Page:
Infiniti M35s Beltsville MD
Ellicott City, MD
Ellicott City, MD
Lutherville Timonium, MD
2007 Infiniti M35 Full-Size Luxury Sport Sedan
By Derek Price
What was tested? 2007 Infiniti M35 Sport ($44,250).
Options: Advanced technology package ($2,500), body kit ($1,590), technology package ($2,950).
Price as tested (including $650 destination charge): $51,940.
When I first drove the Infiniti M sedan late last year, I got the brutal M45 with a big, brawny V8 under the hood.
That car was a monster. It felt almost like an American muscle car, with a heavy, deliberate driving feel and a relatively soft suspension that made it seem like you were riding on bowls of Cream of Wheat. It was a great car, but it was more of a grand tourer than a true sports sedan.
Fast forward to this week, and I'm behind the wheel of another Infiniti M that costs thousands less than the last one, which would ordinarily mean it's less fun and less extravagant.
Oddly enough, now I think the cheaper M is the better M.
Called the M35, this V6-powered sports sedan feels light, nimble and balanced, all things that the pricey M45 lacks. Where the heavier M45 plows through corners like a big NFL lineman, the zippy M35 cuts with the speed, grace and precision of a wide receiver.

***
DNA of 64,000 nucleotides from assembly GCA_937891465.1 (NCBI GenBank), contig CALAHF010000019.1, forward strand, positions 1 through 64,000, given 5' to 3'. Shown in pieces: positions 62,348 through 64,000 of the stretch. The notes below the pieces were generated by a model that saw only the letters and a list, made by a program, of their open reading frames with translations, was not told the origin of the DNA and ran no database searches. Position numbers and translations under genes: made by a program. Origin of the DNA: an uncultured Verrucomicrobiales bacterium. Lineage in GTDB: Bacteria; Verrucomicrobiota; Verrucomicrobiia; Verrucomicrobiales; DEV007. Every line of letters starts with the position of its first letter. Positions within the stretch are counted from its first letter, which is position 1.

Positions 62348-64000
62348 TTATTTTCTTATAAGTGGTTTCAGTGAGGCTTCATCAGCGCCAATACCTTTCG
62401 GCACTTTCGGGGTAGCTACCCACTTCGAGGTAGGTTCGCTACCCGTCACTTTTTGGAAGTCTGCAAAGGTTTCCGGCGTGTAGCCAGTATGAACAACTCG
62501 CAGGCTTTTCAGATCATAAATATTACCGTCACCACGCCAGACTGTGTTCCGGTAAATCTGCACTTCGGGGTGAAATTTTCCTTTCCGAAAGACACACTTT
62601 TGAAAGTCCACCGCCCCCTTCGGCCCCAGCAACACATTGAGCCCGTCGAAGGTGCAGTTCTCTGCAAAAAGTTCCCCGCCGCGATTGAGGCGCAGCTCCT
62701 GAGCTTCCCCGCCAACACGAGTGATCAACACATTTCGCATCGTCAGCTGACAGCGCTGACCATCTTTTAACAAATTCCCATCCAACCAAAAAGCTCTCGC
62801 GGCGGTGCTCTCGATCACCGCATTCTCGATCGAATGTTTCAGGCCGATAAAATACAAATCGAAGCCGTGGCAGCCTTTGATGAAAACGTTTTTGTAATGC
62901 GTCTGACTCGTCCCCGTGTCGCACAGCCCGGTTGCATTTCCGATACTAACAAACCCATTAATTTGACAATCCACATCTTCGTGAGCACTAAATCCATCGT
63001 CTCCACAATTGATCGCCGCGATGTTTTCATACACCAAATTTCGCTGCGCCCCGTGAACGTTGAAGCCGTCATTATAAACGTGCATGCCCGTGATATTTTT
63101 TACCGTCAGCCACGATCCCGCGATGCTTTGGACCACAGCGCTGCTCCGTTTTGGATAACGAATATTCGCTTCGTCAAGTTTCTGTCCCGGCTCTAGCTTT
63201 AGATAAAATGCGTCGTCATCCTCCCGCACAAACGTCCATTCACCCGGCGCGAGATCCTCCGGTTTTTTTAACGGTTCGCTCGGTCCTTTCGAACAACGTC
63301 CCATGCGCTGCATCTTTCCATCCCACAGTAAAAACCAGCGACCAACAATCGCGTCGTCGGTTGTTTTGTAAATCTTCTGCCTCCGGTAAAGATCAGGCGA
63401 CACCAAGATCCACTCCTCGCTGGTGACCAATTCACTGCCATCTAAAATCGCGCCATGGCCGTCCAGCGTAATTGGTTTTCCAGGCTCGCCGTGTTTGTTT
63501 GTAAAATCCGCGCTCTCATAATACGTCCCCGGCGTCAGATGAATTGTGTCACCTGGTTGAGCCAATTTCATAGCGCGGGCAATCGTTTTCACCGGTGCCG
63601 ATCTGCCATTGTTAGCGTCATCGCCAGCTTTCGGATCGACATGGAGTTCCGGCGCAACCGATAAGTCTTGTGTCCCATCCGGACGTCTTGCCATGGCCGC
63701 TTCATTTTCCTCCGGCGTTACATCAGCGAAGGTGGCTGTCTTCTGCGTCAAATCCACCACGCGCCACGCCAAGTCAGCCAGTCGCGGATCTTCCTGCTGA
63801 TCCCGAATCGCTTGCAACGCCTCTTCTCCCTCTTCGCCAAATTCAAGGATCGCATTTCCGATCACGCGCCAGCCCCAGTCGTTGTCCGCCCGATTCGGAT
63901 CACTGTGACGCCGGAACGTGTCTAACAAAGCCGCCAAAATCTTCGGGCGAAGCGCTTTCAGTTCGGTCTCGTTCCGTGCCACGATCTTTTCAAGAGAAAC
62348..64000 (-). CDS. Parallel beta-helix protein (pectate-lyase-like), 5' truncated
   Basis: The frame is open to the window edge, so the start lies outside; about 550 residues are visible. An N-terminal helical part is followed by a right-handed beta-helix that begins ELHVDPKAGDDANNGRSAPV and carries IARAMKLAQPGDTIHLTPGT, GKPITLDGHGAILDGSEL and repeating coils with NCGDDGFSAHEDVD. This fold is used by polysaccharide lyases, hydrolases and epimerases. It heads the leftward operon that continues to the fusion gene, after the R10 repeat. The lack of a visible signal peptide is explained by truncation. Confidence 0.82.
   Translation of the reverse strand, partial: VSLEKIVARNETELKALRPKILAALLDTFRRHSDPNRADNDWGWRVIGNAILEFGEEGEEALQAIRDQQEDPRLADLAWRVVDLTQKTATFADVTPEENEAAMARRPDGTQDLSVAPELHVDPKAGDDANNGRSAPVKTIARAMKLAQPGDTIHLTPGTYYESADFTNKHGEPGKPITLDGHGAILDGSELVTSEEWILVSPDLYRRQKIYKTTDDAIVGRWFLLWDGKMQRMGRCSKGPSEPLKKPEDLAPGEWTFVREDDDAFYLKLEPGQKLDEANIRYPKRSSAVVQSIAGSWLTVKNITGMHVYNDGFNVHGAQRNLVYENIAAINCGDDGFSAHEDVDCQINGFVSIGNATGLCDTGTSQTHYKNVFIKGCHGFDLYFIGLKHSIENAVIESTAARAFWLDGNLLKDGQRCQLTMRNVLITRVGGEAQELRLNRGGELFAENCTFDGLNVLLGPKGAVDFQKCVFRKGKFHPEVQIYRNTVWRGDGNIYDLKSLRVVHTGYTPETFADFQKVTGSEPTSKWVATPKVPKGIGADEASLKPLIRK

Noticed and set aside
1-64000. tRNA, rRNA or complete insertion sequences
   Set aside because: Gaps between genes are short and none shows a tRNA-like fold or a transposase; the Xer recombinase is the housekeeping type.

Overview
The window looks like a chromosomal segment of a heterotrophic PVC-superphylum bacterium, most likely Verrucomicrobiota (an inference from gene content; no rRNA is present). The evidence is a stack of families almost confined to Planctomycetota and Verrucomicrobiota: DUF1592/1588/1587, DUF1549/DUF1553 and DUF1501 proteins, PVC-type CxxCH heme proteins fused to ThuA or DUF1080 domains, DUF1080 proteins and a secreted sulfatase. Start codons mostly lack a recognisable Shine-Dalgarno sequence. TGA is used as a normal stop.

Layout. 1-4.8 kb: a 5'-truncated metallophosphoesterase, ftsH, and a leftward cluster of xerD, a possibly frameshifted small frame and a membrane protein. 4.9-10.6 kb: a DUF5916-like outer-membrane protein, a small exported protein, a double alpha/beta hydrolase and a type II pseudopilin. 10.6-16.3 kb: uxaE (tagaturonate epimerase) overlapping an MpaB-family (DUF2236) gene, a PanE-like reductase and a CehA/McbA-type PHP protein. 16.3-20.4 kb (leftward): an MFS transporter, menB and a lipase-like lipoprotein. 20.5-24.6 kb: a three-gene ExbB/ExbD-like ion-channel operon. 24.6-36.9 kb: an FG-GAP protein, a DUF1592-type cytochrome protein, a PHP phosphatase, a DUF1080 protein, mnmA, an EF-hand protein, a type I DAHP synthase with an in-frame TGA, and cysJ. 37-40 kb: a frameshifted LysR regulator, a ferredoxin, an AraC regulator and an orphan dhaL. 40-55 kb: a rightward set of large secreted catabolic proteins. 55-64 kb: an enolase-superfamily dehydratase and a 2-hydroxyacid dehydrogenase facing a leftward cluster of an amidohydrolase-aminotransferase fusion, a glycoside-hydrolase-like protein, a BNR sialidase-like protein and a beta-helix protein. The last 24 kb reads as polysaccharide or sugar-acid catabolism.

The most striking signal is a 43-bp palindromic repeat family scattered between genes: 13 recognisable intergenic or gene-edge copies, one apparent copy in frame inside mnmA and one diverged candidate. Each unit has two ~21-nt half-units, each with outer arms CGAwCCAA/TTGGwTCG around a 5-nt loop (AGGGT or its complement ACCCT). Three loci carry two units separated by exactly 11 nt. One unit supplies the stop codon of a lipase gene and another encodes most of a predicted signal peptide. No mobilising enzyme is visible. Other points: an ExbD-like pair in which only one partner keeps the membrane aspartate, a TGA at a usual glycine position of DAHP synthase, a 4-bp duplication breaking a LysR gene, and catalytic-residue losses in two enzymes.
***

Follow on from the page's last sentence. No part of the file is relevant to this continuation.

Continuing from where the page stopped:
I'm usually a vocal member of the "more power" crowd, but in this case I'd actually rather have the less powerful car because it's a heck of a lot more fun to drive.
One of the reasons is that the M35 I recently drove had a very different suspension from the M45. My latest drive in the M came with the benefit of Rear Active Steer, which uses computers and electric motors to constantly adjust the rear suspension geometry according to steering input and vehicle speed. The difference is amazing, making the driver feel like they're controlling an X-Acto knife rather than a chainsaw.
Another reason for the extra fun is that the V6 engine is a better match for the M than the bigger V8. I called the V8 "frighteningly powerful" last year because it was easy to lose control of the car with 325 horsepower under foot. In contrast, the V6 still makes plenty of power -- 275 horses -- but is much easier to control because it responds faster and keeps the car's weight more evenly balanced through corners.
Both versions of the M can come well equipped with the latest gadgets to coddle you. The M35, which cost a nearly $52,000 as tested, came with a navigation system, heated and cooled front seats, a rear-view video camera to help you back up, and the high-tech rear suspension. It's an expensive car, sure, but you get a lot of bang for the buck. There are only a couple of downsides to this car. For one, its cabin isn't as quiet as its competitor at Lexus -- the new GS -- and the fit and finish don't quite match Lexus' lofty standards. It also doesn't come with the same brand cachet as, say, a BMW, which can be a good or bad thing depending on why you're buying a luxury car.
In any case, do yourself a favor and save a few thousand bucks. The M35 is definitely a better car than its more ...